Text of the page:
This beautiful gospel song is so true, so singable, and so memorable. We need more modern hymns like this which cover the birth, life, death, and resurrection so powerfully. Thank you Matt Papa, Matt Boswell, and Michael Bleecker for gifting the Church with this song of Jesus.

COME BEHOLD THE WONDROUS MYSTERY

VERSE 1
Come behold the wondrous mystery
In the dawning of the King
He the theme of heaven’s praises
Robed in frail humanity

In our longing, in our darkness
Now the light of life has come
Look to Christ, who condescended
Took on flesh to ransom us

VERSE 2
Come behold the wondrous mystery
He the perfect Son of Man
In His living, in His suffering
Never trace nor stain of sin

See the true and better Adam
Come to save the hell-bound man
Christ the great and sure fulfillment
Of the law; in Him we stand

VERSE 3
Come behold the wondrous mystery
Christ the Lord upon the tree
In the stead of ruined sinners
Hangs the Lamb in victory

See the price of our redemption
See the Father’s plan unfold
Bringing many sons to glory
Grace unmeasured, love untold

VERSE 4
Come behold the wondrous mystery
Slain by death the God of life
But no grave could e’er restrain Him
Praise the Lord; He is alive!

What a foretaste of deliverance
How unwavering our hope
Christ in power resurrected
As we will be when he comes

What a foretaste of deliverance
How unwavering our hope
Christ in power resurrected
As we will be when he comes

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Where Jesus Lived on Mission

Tim Brister —  December 3, 2013 — 3 Comments

Jesus came to save His people from their sin (Matt. 1:21). From heaven, His mission was declared before He was born. The accomplishment of that mission came through His death on the cross and resurrection from the dead. If that was all that we knew, could He had just come to the earth, die, and be raised from the dead? Granted, there is a big emphasis here in the Gospel accounts, especially in Mark where the last week of Jesus’ life seemed to be in slow motion in a book that repeatedly says “and immediately…”.

Having said that, I believe there is much to be studied from the life of Jesus. Jesus did not only accomplish His mission, but He entrusted the mission to His disciples and sent them out to live as He lived–as those who have been sent. The fact that we have four Gospel narratives about Jesus lives tells us that there is much to be studied and learned about Jesus. Indeed, His life and message is inexhaustible in nature!

In recent years, there is a section in the gospel accounts that have impacted me significantly, both as a disciple of Jesus and as a disciple-maker. This portion Scripture has the bookends of His temptation in the wilderness (the beginning) and the commissioning of His disciples (the end). In the book of Matthew, it is Matthew 4:17-9:38. In the book of Luke, it is Luke 4:14-8:56. I believe this passage is worthy of serious and sustained reflection and meditation as a disciple of Jesus because it reveals the life of Jesus on mission from the inauguration of His ministry to the commissioning of His disciples. I am convinced that every step was intentional, every story was purposeful, every aspect providential for the purpose of not only accomplishing His mission but also modeling and training His apprentices to become like Him in every way.

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I grew up in a churched culture. From the time I left the hospital until I graduated high school, I was put through every program, participated in every activity, and was faithful to every event our local church had to offer. Children’s church, R.A.’s (Royal Ambassadors), Bible Drill, Children’s & Youth Choir, Puppet Ministry, Youth Group/Ministry, Sunday School, Discipleship Training, Christmas/Easter Dramas…you name it, I was in it.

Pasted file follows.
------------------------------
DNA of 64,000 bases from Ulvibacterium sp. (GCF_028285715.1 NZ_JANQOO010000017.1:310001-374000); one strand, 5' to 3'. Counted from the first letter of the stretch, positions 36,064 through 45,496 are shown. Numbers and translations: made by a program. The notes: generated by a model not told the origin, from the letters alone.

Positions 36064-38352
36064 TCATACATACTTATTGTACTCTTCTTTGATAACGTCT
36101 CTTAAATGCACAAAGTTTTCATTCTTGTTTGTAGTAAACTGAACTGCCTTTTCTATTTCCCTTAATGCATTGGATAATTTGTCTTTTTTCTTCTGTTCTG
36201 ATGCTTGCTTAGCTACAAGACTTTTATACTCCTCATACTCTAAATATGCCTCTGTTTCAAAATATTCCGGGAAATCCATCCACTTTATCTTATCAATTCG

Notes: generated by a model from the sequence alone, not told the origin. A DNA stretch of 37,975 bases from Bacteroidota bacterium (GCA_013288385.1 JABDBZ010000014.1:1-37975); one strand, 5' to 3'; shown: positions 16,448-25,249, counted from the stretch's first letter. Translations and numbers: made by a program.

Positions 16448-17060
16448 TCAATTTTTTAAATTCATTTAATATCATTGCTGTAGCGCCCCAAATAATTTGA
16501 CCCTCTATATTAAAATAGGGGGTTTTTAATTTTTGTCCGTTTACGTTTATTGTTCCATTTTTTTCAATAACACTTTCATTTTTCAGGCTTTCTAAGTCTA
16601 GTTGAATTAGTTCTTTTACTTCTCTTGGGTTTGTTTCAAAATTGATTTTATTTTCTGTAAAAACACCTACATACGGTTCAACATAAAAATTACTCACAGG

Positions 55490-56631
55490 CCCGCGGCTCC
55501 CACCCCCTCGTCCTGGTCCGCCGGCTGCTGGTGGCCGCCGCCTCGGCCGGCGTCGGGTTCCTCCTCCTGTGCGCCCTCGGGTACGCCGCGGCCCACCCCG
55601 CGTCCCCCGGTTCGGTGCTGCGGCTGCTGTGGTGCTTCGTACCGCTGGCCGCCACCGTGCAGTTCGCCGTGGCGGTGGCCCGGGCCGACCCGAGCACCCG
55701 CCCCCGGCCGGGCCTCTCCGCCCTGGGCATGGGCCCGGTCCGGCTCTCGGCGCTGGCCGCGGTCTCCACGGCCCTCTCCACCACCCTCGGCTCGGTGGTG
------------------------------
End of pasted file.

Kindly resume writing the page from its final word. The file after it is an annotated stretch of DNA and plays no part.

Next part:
I was converted at the early age of 8, right in the middle of all the busy life a committed church-goer. Looking back, however, one of the most glaring (and I would add scandalous) omissions is that my church never taught me how to live. I knew how to do a ton of religious things, not the least of which was checking off the boxes on my tithe envelope, but when it came to living out my faith as a disciple of Jesus, I really had no clue. I just knew how to get in the system and let the system do its thing.

The System and Spirit Within Christendom

What this system has produced, rather unintentionally I might add, is a spirit of consumerism through the culture of Christendom. In this system, who you are (identity) is defined by what you do (performance). I am a Christian because I go to church, and the fruit of my faith is manifested in my participation and religious performances. This system works within Christendom because Christianity and culture has been syncretized so that being religious or good is tantamount to being a disciple of Jesus.

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I know that it has been some time since I posted anything here on the blog. I have so many articles in the cue, but I’ve been without the margin to post them at this time. This morning, I watched this video by Andy Mineo about “Wild Things.” It speaks much of my heart for the people I’m seeking to love and lead from strangers to missionaries. Hope this video encourages you as much as it did me.

“let the gospel off the leash and go where the beasts at” – Andy Mineo
“What do I gain if, humanly speaking, I fought with beasts at Ephesus? – Apostle Paul

“I talk about Jesus, all the Christians love me; I walk like Jesus, and now they judge me.”

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This video and song is stirring. Only Jesus can satisfy.

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